• (p68) 「がボサボサだったぞ」
    => Your fur was ruffled
    => Cats can speak properly! Chi, you have to grow quickly! (But not too much, stop when you know how to use kanji, kittens are cuter :kissing_cat:)
  • 「みためよりいいやつら」
    • みため => 見た目? “appearance”
    • よりいい => “better”? (from the example sentence of the (4th meaning of より on jisho
    • やつら => they? Feels weird
      => My appearance is better than yours! :angry: (She didn’t like the previous comment)
  • 「けどチーのごはんたべた」
    => But you ate my meal! :rage: (the けど makes me thing I made a big mistake for the sentence above ^^’)
  • (p70) 「そとねこ騒動そうどう大変たいへんだ」
    • そと => outside
    • は => topic
    • ねこ => “cat”
    • 騒動そうどう => turmoil​
    • で => “with”?
    • 大変たいへん => serious
    • だ => “is”
      => The turmoil​ about the [black] cat is serious outside
  • 「まあ完食かんしょく
    => Oh! perfectly eaten
  • 「あんなにあったのに」
    • あんなに => to that extent
    • あった => to happen
    • のに => although
      =>But to happen to that extend…
  • 「たくさんべてぐっすり」
    • たくさん => “a lot”
    • べて => “to eat” in て-form
    • ぐっすり => “fast asleep”
      => Fast asleep after eating a lot
  • 「チーは平和へいわね」
    => Chi is peaceful, right? (no, she really isn’t, poor thing :frowning:)

Ok… 3 days for a single post, personal best worst u_u
I definitively have to read the next chapters at once tomorrow as I should have as much work next week as this one…



I am not really sure why the author decided to go for kanji here. Maybe since this is the title and there not as much context as in inside the story of the manga, he feared it would we confused with 伺う that has the same reading and happens to be a more common word than 窺う.

Hmmm I’d skip the “how” there, since there doesn’t seem to be anything in that dialogue that specifically means “how”, even though I feel it is implied. I’d go for “It was eaten!?”

くわえて行った is using a grammar construct that combines the て-form of a verb + 行く. It means something like “do something and go” (it has some other possible meanings, but I believe that’s the one used here).

So my interpretation here is that the implied subject of the sentence, the black cat, took the slice of salmon in its mouth and went away (run away with the salmon in its mouth).

Hmmm salmon drools

うち usually refers to one’s home, one’s family, or one’s in-group. I believe here it means last week it happened in my home.

Yep, that’s my interpretation too.

I’d say 困る means something more along the lines of “troublesome, problematic”, but “worrying” makes sense too in this context.

I hadn’t thought of that pun possibility ^^

I’m terrible at creating sentences in japanese so I wouldn’t know if that sentence is a natural way to say that. The only thing that looks a bit odd is あその, which I guess should be その ?

My interpretation is:
チーを おこして くれた だけ なんだ

おこしてくれる => this comes from 起こす, that means “to raise; to raise up; to set up; to pickup” (among many other things, but that one makes the most sense, I think). By adding くれる it means “do the favor of (raising me up)”. I believe this refers to the fact that previously Chi was sprawled on the floor but the black cat sets her up on her feet by picking her up

なのだ => Our good old friend “explication tone”

oh, he just wanted to help me stand up

けづくろい happens to be a する verb. This gives a hint that ちてう is probably している, as in “doing grooming”. So basically he’s grooming me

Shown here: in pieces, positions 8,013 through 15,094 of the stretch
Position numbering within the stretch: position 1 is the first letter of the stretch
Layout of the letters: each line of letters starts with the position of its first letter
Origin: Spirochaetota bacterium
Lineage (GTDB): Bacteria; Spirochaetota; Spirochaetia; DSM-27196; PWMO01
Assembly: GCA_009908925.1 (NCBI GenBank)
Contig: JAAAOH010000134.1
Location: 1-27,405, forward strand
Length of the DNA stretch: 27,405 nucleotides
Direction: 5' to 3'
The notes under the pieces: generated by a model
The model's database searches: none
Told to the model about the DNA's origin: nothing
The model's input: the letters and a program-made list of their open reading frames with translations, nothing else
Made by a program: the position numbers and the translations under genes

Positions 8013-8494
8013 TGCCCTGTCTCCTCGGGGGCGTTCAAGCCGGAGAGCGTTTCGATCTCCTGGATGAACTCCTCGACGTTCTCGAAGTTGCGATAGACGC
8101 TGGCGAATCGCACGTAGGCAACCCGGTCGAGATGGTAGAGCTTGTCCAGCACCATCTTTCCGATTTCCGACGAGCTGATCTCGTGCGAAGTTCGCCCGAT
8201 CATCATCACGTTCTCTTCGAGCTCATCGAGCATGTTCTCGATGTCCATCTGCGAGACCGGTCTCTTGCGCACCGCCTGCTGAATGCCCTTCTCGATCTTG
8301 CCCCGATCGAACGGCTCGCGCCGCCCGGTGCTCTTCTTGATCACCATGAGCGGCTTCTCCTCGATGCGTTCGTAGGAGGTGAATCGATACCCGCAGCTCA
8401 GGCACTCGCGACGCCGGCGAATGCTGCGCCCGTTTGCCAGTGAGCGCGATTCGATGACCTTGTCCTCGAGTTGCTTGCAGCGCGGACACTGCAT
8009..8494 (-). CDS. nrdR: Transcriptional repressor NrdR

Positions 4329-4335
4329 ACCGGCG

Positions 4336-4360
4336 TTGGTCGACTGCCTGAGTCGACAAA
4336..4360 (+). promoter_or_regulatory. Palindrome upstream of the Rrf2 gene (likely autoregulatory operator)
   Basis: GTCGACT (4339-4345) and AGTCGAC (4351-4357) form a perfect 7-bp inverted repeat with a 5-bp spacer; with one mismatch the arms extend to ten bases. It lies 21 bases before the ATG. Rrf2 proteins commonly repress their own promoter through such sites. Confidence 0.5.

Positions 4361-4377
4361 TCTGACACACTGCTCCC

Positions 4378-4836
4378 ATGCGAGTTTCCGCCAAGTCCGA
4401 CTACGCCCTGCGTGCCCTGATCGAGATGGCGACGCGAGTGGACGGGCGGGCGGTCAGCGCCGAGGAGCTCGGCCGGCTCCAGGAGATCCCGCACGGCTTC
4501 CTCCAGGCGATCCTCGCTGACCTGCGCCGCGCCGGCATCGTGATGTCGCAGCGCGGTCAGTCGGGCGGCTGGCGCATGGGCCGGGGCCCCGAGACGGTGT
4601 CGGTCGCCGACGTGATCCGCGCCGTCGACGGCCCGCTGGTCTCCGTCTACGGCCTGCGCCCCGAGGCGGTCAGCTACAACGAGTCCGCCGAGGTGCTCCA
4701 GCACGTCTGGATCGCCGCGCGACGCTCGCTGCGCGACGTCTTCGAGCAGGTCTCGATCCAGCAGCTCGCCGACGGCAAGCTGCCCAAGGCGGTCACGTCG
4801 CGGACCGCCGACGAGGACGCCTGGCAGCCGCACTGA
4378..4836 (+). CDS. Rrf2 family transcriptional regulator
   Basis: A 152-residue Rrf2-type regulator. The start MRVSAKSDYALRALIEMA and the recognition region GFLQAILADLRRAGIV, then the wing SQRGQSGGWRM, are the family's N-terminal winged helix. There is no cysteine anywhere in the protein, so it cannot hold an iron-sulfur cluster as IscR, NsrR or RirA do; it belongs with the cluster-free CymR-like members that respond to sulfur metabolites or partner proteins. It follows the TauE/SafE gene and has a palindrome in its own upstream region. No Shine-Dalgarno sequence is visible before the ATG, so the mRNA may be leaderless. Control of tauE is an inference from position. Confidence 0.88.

I wonder if by the end of the manga Chi turns into an adult cat… hmmmm

やつ means “fellow; guy; chap” the ら after やつ is probably just だ. So
いいやつだ “it is a good guy”
Joining that with 見た目より, we have Despite his appearance, he’s a good chap.

Yep, that’s my take on that sentence too.

I believe here あった in this case means “was / existed”, so But there was so much (food in Chi’s plate)

nods nods


I didn’t know how to fit the んです but you’re right.

Of course, it does u_u’

Riiiight… I did see this later but it didn’t click in my head -_-

Well, the cat is neither near me or near you (or anyone else reading this thread) so I though あその would fit better than その but I might have missed a nuance in how この/その and あその work.
Edit: actually, it should be あの 🤦 Why did I add a そ?

I was trying to change the け instead of ら 🤦

I still can’t do verbs, as shown by my high number of ghost items on bunpro x)

I highly doubt it. But maybe one or two kanji? (a cat can only hope)

Oh! I need to make a table of Chi’s common substitution, try to translate every potential sentences and choose the best one I think #MoreWork

Oh! Now that you mention it, the plate does have a lot of food when the black cat enters.


Thanks @2OC3aOdKgwSGlxfz and @kopp for the dialog break down and stuff. I really struggled with a lot of with what was said, but I’ll go through it again with the above explanations etc. :slight_smile:


As you can see, you are not the only one struggling ^^
I don’t know what we would do without @2OC3aOdKgwSGlxfz :confounded:
@2OC3aOdKgwSGlxfz-先輩 please don’t leave us :pleading_face:


Happy to be here, trying to answer questions always helps me reinforce and review my grammar :slight_smile:


I had to think twice on the first one (but I got it =) )
But the other two I was more prepared for and gave me a good laugh :wink:

Also thanks for the great work you two @kopp @2OC3aOdKgwSGlxfz !! I’m finally working on catching up.
I’m behind on all my reading groups, but will prioritize this one over all the others =^_^=



I might continue then :thinking: :stuck_out_tongue:


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Please do! =D
If you are afraid of confusing people, you can always put a normal answer first, with the joke after like (aka our empress! <3 )
I love word play =^_^=

Or the other way around with the “normal answer” as a [spoiler] for anyone needing help understanding? :thinking:
“my minion” aka “Youhei”

We’ll see :stuck_out_tongue:

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Yes!! =D
That looked even better, I like it! =D